November 27, 2006
By COLIN POITRAS, Courant Staff Writer
Mary A. hadn't heard from her daughter in a year when the phone rang in the middle of the night.
Her daughter was holed up in a welfare motel in a nearby state and child welfare investigators were closing in. She was lost in a swirling world of alcohol and drugs.
Could she come get the kids?
Within an hour, Mary, 57, was on a bus. The ride back home to Windham County was a blur. Her 6-week-old granddaughter lay nestled against her neck. Her 22-month-old mentally retarded and mentally ill grandson cried softly, rocking in the seat beside her. No diapers, no formula. Just the clothes on their backs.
"I was crying too," Mary said. "It was the longest two-hour ride I ever had."
Twelve years later, Mary, who did not want her full name disclosed because of her daughter's continuing personal troubles, is still raising her two grandchildren. While other grandparents enjoy their retirement traveling the country or going on a cruise, Mary worries about paying her light bill and where her next meal will come from. But with sacrifice, the children are well cared for, healthy and fed.
There are more than 21,000 children being cared for by their grandparents in Connecticut because their parents are unwilling or unable to care for them, according to the latest census. That is more than six times the 3,300 children in foster care, which tends to get the bulk of public attention, advocates say.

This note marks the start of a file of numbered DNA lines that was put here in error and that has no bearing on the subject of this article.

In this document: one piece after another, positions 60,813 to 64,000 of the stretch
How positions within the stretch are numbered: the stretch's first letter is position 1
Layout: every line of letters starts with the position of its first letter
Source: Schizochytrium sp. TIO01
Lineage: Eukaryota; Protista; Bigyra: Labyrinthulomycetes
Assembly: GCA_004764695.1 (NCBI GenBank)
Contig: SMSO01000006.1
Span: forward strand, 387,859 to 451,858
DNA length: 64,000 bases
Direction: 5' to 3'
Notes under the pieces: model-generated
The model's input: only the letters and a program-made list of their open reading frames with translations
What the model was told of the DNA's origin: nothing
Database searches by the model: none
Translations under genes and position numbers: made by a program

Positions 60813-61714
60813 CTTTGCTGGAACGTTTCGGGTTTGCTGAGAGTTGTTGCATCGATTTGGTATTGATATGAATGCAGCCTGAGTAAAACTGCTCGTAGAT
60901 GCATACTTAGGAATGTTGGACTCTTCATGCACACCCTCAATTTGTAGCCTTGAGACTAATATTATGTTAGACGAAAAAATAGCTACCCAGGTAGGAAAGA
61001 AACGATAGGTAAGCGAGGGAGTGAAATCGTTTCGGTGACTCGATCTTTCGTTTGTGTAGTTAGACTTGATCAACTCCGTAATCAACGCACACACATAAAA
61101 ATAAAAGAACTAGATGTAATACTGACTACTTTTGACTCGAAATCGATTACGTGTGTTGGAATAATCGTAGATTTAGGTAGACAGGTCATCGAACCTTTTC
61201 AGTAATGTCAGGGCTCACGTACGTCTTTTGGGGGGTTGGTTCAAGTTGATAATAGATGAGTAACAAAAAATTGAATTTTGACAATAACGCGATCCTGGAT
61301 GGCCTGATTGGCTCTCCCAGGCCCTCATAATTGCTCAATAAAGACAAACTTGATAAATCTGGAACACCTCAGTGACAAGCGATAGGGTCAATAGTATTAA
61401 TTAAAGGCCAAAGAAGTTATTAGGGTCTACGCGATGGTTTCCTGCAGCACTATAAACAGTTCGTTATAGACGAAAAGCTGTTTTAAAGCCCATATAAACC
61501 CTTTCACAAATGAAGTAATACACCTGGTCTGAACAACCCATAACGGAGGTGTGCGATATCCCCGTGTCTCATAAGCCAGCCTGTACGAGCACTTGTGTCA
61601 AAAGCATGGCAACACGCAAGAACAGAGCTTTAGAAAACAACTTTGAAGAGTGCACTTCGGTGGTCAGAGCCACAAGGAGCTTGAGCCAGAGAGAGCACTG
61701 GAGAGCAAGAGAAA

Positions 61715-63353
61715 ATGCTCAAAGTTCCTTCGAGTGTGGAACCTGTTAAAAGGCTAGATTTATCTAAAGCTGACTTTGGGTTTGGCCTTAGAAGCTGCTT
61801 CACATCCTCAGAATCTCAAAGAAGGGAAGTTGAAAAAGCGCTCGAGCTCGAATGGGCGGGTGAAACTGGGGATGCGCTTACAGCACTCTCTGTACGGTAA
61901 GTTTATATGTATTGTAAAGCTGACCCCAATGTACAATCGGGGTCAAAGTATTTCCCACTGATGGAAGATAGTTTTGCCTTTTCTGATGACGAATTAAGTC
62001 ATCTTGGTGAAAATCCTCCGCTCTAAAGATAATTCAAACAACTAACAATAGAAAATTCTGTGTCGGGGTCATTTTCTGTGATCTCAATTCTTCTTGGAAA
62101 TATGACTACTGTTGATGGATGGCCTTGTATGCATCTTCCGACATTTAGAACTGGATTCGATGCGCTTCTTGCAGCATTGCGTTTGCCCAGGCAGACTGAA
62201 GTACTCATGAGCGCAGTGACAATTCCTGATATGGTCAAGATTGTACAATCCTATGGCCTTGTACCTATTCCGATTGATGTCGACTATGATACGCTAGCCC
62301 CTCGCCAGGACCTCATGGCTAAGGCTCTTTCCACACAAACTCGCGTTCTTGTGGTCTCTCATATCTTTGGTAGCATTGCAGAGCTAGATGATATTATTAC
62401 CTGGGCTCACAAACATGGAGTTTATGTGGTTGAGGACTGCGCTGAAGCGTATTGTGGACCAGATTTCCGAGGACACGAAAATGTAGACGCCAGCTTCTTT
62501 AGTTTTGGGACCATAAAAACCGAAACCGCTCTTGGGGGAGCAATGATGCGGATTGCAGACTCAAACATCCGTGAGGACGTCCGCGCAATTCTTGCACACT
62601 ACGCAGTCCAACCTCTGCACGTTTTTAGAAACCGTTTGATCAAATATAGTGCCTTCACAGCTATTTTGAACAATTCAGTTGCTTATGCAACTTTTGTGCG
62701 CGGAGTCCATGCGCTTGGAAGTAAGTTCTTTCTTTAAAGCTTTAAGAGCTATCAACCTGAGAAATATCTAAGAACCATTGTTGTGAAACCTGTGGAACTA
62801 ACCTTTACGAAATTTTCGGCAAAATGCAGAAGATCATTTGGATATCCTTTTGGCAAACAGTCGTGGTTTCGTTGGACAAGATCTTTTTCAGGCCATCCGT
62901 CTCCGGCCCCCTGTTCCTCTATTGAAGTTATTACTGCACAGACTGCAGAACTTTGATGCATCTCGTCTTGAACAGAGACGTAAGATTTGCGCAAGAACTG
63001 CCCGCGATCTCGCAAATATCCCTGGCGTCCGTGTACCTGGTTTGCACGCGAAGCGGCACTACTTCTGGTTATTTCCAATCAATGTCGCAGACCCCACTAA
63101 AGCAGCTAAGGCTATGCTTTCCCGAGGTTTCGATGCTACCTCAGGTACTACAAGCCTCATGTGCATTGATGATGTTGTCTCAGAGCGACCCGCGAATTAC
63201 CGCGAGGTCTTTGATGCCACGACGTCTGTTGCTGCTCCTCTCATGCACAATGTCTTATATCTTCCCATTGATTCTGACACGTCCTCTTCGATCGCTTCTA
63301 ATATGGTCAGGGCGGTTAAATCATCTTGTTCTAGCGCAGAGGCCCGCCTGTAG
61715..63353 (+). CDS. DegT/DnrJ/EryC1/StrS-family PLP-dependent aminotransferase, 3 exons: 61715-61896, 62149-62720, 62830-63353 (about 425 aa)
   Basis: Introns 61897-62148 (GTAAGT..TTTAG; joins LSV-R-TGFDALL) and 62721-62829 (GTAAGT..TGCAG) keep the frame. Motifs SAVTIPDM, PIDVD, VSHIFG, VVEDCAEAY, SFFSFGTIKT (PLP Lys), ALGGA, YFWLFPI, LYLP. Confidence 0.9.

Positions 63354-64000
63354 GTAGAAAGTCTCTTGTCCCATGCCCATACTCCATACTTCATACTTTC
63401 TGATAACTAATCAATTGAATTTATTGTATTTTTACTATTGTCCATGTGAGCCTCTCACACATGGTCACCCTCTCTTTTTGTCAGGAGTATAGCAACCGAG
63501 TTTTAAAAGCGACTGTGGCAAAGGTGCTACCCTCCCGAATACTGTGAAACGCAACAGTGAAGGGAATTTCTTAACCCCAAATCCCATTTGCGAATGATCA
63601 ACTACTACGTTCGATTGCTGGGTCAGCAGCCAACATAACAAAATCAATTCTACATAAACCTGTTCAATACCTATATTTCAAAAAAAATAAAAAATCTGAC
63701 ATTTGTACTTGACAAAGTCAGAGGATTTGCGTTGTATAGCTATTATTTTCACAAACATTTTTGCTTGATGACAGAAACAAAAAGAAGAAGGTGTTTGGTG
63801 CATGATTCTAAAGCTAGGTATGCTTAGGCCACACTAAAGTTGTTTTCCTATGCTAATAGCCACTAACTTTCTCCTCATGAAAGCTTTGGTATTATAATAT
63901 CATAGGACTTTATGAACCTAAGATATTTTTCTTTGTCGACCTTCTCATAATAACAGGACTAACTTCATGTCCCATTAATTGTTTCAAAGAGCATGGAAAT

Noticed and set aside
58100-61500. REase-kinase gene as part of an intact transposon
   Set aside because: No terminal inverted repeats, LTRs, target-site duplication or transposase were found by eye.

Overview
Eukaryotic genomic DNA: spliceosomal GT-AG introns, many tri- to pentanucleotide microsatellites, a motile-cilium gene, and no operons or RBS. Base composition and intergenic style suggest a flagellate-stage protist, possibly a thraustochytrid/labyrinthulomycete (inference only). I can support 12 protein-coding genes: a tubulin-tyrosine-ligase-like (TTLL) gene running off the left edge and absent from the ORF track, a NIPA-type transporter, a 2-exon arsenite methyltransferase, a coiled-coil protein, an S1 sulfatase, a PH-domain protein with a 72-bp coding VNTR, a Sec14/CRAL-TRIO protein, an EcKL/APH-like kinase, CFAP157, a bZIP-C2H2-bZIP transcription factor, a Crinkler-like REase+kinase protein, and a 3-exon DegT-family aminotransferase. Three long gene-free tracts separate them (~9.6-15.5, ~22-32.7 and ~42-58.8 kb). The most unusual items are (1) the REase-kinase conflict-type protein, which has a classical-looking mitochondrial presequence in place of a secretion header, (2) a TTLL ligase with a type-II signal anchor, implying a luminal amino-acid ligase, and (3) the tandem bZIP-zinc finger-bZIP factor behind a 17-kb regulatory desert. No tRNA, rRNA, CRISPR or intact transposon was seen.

Hartford Probate Judge Robert K. Killian Jr. has called grandparents "the unsung heroes" of the child-protection business. If just a small portion of grandparents were to suddenly give their grandchildren to the state, Killian once said, it would throw the foster-care system into chaos.
On Tuesday, more than 200 grandparents are expected to attend a conference dealing with grandparents and kinship care in the Legislative Office Building in Hartford. The conference, which runs from 10 a.m. to noon, will present information on subsidized guardianship, navigating the social service system, school enrollment, probate issues and other services. It is open to the public.
"It's been a long struggle even to get grandparents recognized as caregivers," said Jim Harris, a 75-year-old grandparent from Windsor who is raising his grandchildren. Harris has been helping spearhead legislative initiatives to increase support, as co-chairman of a new AARP Connecticut grandparents task force.
The way the state treats grandparents and foster parents differs greatly.
Foster parents who receive children through the state Department of Children and Families and Superior Court receive a minimum stipend averaging about $740 a month per child. The state provides the children free medical insurance, a social worker for support and other perks such as free access to state beaches and parks.
Grandparents who take custody of their grandchildren through their local probate court receive about $333 a month for the first child through the state Department of Social Services and $100 more a month for each additional child. As Killian recently pointed out in an opinion piece in The Courant, a grandparent would have to take in five grandchildren just to get near the financial support a foster parent gets for one child.